Mobile viewers: watch this video here http://youtu.be/5Gc4tim4EmU
Really Argentine or a Fake? Part 1
Gesture: Thumb over finger with fist touching a surface
Meaning: Put in money or invest, financed by, paid off
For this gesture, close your four fingers over your palm, making sure the fingertips point straight back towards the inside of your elbow. The thumb should be on top of the already closed index finger facing away from your body. Next, moving your fist at the wrist only (keep the arm still) swing your fist down, maintaining your arm parallel to the ground. Then, with the flat surface area formed between your knuckles and first joints on the four fingers, lock your wrist and touch or hit a table, or similar surface. It is also common to hit the palm of your other hand, instead of a hard surface.
Gesture: fingertips touching, facing upwards
Meaning: means “what was that all about?”, “what was he thinking?”, “what’s going on?”
Open your hand flat, with the palm facing upwards. Bend your four fingers upwards, and bend your thumb up to touch the fingers. Make sure that the thumb touches all four fingers at once. This should form a cone (Indian teepee-like shape) with your hand. Next, move your hand back and forth slightly at the wrist two or three times. It is also common to make the gesture with both hands at once.
Gesture: fingers towards body hand in line moves downward
Meaning: well-mannered, serious, respectful, a correct person
Touch your thumb to your index finger on your right hand. Make sure that each finger touches the finger(s) next to it. Place your hand, with fingers pointing to your chest, touching the middle of your chest about 2 inches below your neck. Slowly move your hand down your chest, as if tracing a tie that hangs down. Your hand should drop about 3-4 inches in the process.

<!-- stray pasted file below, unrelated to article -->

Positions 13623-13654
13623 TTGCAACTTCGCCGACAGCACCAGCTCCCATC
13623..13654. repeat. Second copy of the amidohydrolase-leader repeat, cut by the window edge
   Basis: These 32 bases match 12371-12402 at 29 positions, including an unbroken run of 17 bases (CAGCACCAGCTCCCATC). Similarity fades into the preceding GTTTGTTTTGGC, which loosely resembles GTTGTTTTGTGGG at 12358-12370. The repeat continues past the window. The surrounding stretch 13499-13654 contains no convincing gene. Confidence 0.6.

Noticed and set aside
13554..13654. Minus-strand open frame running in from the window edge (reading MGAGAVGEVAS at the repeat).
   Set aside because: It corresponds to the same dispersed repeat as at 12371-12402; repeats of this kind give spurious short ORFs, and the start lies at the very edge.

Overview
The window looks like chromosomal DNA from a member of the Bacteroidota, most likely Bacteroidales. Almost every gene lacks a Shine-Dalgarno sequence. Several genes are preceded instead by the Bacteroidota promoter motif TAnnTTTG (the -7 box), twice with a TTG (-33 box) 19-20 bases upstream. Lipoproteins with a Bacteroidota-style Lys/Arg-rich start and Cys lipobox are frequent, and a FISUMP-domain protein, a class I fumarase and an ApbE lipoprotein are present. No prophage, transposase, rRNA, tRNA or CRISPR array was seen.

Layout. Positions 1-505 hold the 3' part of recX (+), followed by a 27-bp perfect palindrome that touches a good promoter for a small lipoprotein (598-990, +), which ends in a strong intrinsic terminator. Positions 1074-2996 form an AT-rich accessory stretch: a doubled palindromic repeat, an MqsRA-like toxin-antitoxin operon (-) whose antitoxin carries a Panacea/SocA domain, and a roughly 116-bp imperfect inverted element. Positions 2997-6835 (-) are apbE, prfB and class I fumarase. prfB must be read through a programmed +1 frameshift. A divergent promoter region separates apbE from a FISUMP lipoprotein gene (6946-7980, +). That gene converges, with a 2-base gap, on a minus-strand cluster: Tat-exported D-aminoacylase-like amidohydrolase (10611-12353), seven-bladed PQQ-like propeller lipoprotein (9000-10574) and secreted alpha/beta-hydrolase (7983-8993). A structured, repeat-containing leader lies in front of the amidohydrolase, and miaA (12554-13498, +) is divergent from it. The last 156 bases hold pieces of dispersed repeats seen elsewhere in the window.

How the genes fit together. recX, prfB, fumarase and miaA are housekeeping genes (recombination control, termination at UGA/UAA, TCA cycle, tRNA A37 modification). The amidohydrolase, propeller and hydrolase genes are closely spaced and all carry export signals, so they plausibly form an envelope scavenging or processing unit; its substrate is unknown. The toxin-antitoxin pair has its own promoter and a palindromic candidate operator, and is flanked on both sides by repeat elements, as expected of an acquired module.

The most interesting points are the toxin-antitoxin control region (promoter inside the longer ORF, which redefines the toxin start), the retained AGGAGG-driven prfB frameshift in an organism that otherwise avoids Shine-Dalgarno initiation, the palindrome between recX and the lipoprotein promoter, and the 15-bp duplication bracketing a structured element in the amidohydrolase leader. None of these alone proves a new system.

4. FALTA MUCHO
Gesture: vertical hand back and forth
Meaning: keep going for a while longer, you still have a ways to go
Place your hand, palm open facing toward your ear. Leave two inches between your ear and palm. Move your hand backward at the wrist, then forward a couple times, similar to the action of throwing (or pump-faking) an American football.
For Part 2 of this post check out Really Argentine or a Fake? 3 More Non-Verbal Argentina Spanish Expressions. To learn more about speaking Argentine Spanish take a look at my book Speaking Argento: A Guide to Spanish from Argentina.
This post is dedicated to Pedro Corradini, an energetic, expressive, lovable teddy bear who taught me about being Argentine. Our hours together of wine and asados on the beach made Speaking Argento possible. I miss him.
Check out these other Argentina Spanish Slang Expressions articles.